Last month he was knighted for his health work, though he struggles with being called "Sir John" (or even "Sir JK", as a passing bunch of academy players outside Eden Park learned this week. He barked at them to "work hard", rather like Hart used to).
Kirwan's mental health work has created another legacy: people think they know him through the television ads - and they judge him. Many assume he remains mentally fragile. So it was groaningly predictable that his appointment would inspire social media comments such as "Kirwan gets the blues" and wags in pubs and around watercoolers to portray him blubbing after every inexorable defeat. Such are the expectations of this franchise.
There's a serious side to the jokes. We need look only as far as his predecessor Lam, holding back tears before the cameras, to see the toll that media and fan-pressure can take. Plenty of Kirwan fans think he is making a mistake.
He feels for his old Marist and Auckland team-mate Lam, but seems confident he can handle the clobbering machine. People underestimate how tough he is, he says. He laughs heartily at the "blues" jibes - "That's just good Kiwi humour."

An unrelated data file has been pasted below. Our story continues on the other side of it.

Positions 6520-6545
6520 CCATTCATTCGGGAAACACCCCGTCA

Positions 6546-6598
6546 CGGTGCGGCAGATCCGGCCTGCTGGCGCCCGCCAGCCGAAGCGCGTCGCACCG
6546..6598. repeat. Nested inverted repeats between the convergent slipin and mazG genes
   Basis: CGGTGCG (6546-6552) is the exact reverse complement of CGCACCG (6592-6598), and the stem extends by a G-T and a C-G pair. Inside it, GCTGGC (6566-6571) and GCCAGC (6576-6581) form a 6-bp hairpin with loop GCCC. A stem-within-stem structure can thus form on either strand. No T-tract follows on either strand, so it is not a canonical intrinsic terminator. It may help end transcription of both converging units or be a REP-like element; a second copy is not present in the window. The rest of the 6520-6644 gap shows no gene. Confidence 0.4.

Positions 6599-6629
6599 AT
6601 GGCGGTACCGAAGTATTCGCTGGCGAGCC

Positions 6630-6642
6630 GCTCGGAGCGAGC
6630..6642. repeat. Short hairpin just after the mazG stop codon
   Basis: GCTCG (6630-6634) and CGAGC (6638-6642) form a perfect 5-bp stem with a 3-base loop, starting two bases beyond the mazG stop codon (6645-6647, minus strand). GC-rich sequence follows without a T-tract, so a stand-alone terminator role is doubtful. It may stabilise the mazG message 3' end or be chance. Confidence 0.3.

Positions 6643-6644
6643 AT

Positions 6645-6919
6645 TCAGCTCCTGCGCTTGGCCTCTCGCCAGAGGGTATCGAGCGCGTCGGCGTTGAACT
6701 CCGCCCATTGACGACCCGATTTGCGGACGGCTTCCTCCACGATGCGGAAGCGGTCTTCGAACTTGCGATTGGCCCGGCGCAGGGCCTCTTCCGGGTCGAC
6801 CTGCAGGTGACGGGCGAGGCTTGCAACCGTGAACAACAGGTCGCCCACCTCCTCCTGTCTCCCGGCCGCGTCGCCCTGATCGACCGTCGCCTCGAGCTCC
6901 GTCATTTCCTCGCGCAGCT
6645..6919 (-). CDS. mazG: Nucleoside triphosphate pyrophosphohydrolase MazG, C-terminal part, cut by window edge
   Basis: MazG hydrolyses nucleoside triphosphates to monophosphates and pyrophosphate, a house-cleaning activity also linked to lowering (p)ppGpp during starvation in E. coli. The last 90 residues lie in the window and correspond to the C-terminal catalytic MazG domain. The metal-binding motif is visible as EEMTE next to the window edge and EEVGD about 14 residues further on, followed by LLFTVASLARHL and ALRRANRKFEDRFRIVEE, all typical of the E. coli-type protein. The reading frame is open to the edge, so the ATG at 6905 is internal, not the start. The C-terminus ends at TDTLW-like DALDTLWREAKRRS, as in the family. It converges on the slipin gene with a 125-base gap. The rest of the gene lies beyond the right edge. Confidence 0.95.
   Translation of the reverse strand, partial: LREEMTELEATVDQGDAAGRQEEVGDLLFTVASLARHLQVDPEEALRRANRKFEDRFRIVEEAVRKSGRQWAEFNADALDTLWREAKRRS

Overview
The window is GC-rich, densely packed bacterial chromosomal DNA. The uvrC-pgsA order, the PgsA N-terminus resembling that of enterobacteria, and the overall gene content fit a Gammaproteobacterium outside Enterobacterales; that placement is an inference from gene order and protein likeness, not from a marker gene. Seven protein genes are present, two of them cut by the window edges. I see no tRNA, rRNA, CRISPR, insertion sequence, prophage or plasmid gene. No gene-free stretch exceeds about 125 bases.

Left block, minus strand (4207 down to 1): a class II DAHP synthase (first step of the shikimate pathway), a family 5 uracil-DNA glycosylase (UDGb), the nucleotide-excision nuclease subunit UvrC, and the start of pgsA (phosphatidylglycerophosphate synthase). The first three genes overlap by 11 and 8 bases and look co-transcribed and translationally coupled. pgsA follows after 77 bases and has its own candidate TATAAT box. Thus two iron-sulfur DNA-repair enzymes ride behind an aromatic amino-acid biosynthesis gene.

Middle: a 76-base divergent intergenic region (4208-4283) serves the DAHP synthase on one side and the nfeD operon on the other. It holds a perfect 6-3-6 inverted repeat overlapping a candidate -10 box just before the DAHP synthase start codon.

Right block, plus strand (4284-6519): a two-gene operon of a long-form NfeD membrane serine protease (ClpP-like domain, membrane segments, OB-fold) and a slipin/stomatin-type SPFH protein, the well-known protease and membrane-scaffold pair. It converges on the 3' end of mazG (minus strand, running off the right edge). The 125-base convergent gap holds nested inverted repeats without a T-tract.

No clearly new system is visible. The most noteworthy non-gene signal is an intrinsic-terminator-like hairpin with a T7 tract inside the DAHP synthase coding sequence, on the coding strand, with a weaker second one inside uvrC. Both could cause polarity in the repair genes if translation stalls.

He talks of his depressive illness in past tense - a phase of his life that he learned from. But he also stresses the importance of maintaining "wellness". He knows the signs and has his coping strategies, which include surfing, exercise and an appetite, learned in Italy, for long lunches at home with friends, lingering over fine food and wine.
"I think wellness is everyday - I won't let [the pressure] mount up. I'm conscious of making sure I get the balance right."
He is a realist, telling The Observer not long after he was sacked as coach of Italy: "There are two types of coach, aren't there? Those that have been sacked and those waiting to be."
But why risk his reputation by taking on a franchise which many rugby heads believe is so dysfunctional it's beyond any coach to fix?
Kirwan says Fiorella was behind his decision to return.
After last year's World Cup, he decided to not seek reappointment with Japan and returned to Treviso to weigh up his options. One was to seek a coaching post with a rich European club. Instead, the family opted to come to Auckland.
"I was at a real crossroads. I'm very fortunate - I have a really fine life in Italy. I could have kicked back a bit, continued my TV work for Sky Italy and a bit of corporate work. I talked it over with my wife and she said: 'aren't you a bit too young to be doing that?' The alternative was to continue with my career and try to be the best coach I can be."